Around 87% of the world's population now has a mobile phone, with China and India leading growth.

Mobile marketing is one of the easiest ways to tap into growing, emerging markets and reach a much larger audience.

However, global companies have been slow to catch on to this trend.

The number of internet users around the world is growing fast. And more and more of them are connecting on the move.

2012 is predicted to be the year that smartphone sales overtake PC sales. Around 87% of the world’s population already has a mobile phone, while 3G networks now cover 45% of the globe.

And in emerging markets such as the BRIC countries, more people are choosing cheaper mobile devices over computers and broadband connections.

Global companies have been slow to keep up though. A Google survey last year found that 79% of its largest advertisers didn’t have a mobile-friendly site and are potentially losing millions of customers.

Consumers choosing mobile internet

There are many reasons for this rise in use. In much of the world, fast broadband connections are rare. Fewer than a quarter of Brazilian households have fixed broadband, according to the International Telecommunications Union (ITU), but mobile networks allow many more to get online.

India, with its vast population, has the fourth highest number of internet users in the world. But patchy broadband coverage means 59% only access the web from their handheld devices, according to OnDevice Research

In contrast, Japan is home to one of the world’s most sophisticated mobile markets.  Millions of users find their phone’s internet browsers a fast, convenient way to stay connected.

According to estimates by the ITU, mobile broadband subscriptions have grown 45% annually since 2007, and this is predicted to continue. For online marketers, it’s fast becoming essential to adapt their strategies to the small screen.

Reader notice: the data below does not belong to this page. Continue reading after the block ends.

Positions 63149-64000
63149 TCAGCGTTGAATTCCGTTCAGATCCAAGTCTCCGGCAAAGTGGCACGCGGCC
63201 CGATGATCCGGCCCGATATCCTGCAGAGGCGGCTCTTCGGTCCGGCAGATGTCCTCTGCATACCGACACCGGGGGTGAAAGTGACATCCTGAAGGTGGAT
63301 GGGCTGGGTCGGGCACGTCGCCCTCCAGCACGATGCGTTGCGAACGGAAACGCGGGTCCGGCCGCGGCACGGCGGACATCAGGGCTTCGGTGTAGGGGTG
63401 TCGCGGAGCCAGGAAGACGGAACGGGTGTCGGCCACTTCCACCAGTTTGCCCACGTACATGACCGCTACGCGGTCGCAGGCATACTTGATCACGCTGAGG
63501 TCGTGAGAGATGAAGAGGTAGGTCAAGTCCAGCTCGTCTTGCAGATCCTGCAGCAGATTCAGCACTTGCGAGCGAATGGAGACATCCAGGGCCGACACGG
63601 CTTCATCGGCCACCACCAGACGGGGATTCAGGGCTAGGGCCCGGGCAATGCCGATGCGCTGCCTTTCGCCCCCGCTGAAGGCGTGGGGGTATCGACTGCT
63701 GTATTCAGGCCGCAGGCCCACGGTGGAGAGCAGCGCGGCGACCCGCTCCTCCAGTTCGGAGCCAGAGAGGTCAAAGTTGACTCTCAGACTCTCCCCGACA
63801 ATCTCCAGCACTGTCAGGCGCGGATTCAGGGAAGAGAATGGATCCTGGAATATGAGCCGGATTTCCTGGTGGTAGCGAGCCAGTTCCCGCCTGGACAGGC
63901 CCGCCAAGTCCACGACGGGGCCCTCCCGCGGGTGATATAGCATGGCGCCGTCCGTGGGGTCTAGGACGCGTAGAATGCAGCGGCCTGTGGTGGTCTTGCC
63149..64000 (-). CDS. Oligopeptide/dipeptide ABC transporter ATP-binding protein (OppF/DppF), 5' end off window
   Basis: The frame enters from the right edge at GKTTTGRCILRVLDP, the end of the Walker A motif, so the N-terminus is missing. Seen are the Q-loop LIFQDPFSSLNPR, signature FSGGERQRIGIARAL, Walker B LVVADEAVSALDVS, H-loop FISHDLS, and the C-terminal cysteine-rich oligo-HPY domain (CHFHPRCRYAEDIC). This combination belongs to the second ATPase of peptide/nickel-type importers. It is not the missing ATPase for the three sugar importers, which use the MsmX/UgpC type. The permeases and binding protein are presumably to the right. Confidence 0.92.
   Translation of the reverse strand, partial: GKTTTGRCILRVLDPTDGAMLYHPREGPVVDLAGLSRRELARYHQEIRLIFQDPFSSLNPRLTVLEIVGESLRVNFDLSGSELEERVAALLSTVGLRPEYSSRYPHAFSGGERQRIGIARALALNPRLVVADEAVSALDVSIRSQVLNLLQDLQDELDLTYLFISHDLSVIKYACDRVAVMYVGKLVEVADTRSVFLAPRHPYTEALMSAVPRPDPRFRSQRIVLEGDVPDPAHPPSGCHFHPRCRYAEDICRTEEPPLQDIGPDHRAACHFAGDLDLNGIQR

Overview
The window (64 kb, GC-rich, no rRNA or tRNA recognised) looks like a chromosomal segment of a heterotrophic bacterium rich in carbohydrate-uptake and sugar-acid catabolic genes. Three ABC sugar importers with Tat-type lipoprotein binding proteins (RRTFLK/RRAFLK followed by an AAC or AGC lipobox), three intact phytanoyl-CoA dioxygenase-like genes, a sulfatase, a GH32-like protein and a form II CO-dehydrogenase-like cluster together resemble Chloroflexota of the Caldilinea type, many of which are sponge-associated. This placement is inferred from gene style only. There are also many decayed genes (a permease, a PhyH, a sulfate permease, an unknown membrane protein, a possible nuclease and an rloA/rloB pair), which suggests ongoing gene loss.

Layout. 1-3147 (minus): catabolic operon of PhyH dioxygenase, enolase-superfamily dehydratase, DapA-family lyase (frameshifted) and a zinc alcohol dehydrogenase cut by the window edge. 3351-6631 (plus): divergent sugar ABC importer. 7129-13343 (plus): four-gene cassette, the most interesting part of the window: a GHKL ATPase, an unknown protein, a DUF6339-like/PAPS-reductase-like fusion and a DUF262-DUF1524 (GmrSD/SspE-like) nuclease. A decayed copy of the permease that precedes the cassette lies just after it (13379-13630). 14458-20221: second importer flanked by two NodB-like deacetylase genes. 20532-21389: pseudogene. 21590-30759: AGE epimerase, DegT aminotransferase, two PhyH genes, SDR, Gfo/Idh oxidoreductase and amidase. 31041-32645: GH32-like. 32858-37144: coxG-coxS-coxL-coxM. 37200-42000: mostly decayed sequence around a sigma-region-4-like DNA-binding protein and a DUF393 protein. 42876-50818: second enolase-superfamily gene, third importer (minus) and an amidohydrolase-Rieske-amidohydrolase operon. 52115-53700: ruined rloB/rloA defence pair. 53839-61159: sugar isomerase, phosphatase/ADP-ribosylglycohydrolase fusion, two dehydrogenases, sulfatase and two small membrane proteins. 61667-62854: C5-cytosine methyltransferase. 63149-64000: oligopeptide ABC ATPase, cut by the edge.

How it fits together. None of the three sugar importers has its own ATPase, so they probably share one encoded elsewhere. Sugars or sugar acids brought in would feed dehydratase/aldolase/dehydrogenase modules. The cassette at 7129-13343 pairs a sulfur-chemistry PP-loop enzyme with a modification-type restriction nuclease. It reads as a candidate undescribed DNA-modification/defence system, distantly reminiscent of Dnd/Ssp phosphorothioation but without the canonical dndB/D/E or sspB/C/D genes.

A specially optimized mobile site is a good start. There are few things more annoying to searchers than finding a website is painfully slow or simply won’t load. It’s best to cut out Flash and limit text to the most important information.

If you’re marketing in developing countries, it’s important to remember many people still use relatively unsophisticated devices with pre-pay contracts. Sites can take longer to load, and downloadable content should be to be kept to a minimum size.

Website design isn’t the only thing to take into account. The demographics of mobile-only users differ between countries, but they tend to be a  younger, urban population.

For example in Russia, 45% of 18-24-year-olds are mobile internet users, compared to just 1% of over-55s.

Keep it local

Keeping it local is good advice for many online campaigns, but especially  mobile ones.

On-the-go searchers are more likely to look for “restaurants in Tokyo” or “Beijing hotels”. And increasingly consumers use them to compare prices, or search for reviews of products before buying.

Search terms should also be localized for popular search engines. While Google is king in much of the world, Yandex rules the Russian mobile market and Chinese users prefer Baidu.

And getting the language right is essential. With limited space to get your message across, translations need to be word perfect.


Adapting to this trend can bring big advantages to PPC advertisers, who link to compelling, easily accessible sites.

A study by analytics firm Amethon found mobile users click through on ads more often, rather than scrolling down the small screen. But they also lost interest in sites more quickly.

Google has also said it will take “mobile-friendliness” into account, giving ads that link to optimised sites a slight boost.

It may take a little time and effort to get it right. But with roughly one in seven searches now on a mobile device, it’s definitely worth it.

Christian Arno

Published 16 February, 2012 by Christian Arno

Christian Arno is Founder and Managing Director of Lingo24 and a contributor to Econsultancy. He can also be found on Twitter

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Comments (3)


Bob Sherry

Your article is probably good. However, ironically, your site is not mobile ready. It displays like a small desk top web window. I will read your articles later when I get to the office.

over 6 years ago

Daniel Rajkumar

Daniel Rajkumar, MD at Web-Translations Limited

Good post. Creating a mobile CSS that supports foreign languages is a must for ecommerce websites and relatively straight forward to do. Our clients have seen a significant increase in iPhone and iPad conversions since we started offering foreign language microsites. Especially in German.

over 6 years ago

Christian Arno

Christian Arno, CEO at Lingo24

Thanks for some interesting comments. I agree with you Daniel, it's definitely worth a little extra effort to reach speakers of other languages!

over 6 years ago

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